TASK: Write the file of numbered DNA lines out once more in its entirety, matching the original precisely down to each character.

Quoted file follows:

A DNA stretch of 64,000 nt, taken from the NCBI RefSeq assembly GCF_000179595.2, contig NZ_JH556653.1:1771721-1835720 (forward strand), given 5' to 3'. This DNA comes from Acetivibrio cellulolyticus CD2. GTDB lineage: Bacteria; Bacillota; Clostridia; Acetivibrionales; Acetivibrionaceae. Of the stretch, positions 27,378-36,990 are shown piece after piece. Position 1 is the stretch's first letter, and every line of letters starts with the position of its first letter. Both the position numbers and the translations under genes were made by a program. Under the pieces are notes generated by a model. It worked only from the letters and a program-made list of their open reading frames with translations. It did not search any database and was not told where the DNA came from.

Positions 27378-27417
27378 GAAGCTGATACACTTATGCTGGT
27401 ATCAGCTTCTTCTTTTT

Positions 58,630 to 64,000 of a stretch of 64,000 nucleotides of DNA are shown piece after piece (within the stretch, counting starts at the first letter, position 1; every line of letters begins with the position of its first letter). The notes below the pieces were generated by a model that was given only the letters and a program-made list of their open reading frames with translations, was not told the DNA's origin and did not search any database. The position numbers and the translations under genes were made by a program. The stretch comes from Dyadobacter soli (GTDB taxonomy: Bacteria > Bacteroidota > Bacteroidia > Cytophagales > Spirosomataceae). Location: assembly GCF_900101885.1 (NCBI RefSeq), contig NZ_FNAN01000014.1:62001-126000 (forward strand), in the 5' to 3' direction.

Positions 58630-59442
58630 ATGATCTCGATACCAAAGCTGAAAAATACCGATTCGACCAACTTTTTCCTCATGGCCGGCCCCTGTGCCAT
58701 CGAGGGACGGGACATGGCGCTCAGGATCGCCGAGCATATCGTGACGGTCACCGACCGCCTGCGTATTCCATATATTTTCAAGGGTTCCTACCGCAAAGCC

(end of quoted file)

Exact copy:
A DNA stretch of 64,000 nt, taken from the NCBI RefSeq assembly GCF_000179595.2, contig NZ_JH556653.1:1771721-1835720 (forward strand), given 5' to 3'. This DNA comes from Acetivibrio cellulolyticus CD2. GTDB lineage: Bacteria; Bacillota; Clostridia; Acetivibrionales; Acetivibrionaceae. Of the stretch, positions 27,378-36,990 are shown piece after piece. Position 1 is the stretch's first letter, and every line of letters starts with the position of its first letter. Both the position numbers and the translations under genes were made by a program. Under the pieces are notes generated by a model. It worked only from the letters and a program-made list of their open reading frames with translations. It did not search any database and was not told where the DNA came from.

Positions 27378-27417
27378 GAAGCTGATACACTTATGCTGGT
27401 ATCAGCTTCTTCTTTTT

Positions 58,630 to 64,000 of a stretch of 64,000 nucleotides of DNA are shown piece after piece (within the stretch, counting starts at the first letter, position 1; every line of letters begins with the position of its first letter). The notes below the pieces were generated by a model that was given only the letters and a program-made list of their open reading frames with translations, was not told the DNA's origin and did not search any database. The position numbers and the translations under genes were made by a program. The stretch comes from Dyadobacter soli (GTDB taxonomy: Bacteria > Bacteroidota > Bacteroidia > Cytophagales > Spirosomataceae). Location: assembly GCF_900101885.1 (NCBI RefSeq), contig NZ_FNAN01000014.1:62001-126000 (forward strand), in the 5' to 3' direction.

Positions 58630-59442
58630 ATGATCTCGATACCAAAGCTGAAAAATACCGATTCGACCAACTTTTTCCTCATGGCCGGCCCCTGTGCCAT
58701 CGAGGGACGGGACATGGCGCTCAGGATCGCCGAGCATATCGTGACGGTCACCGACCGCCTGCGTATTCCATATATTTTCAAGGGTTCCTACCGCAAAGCC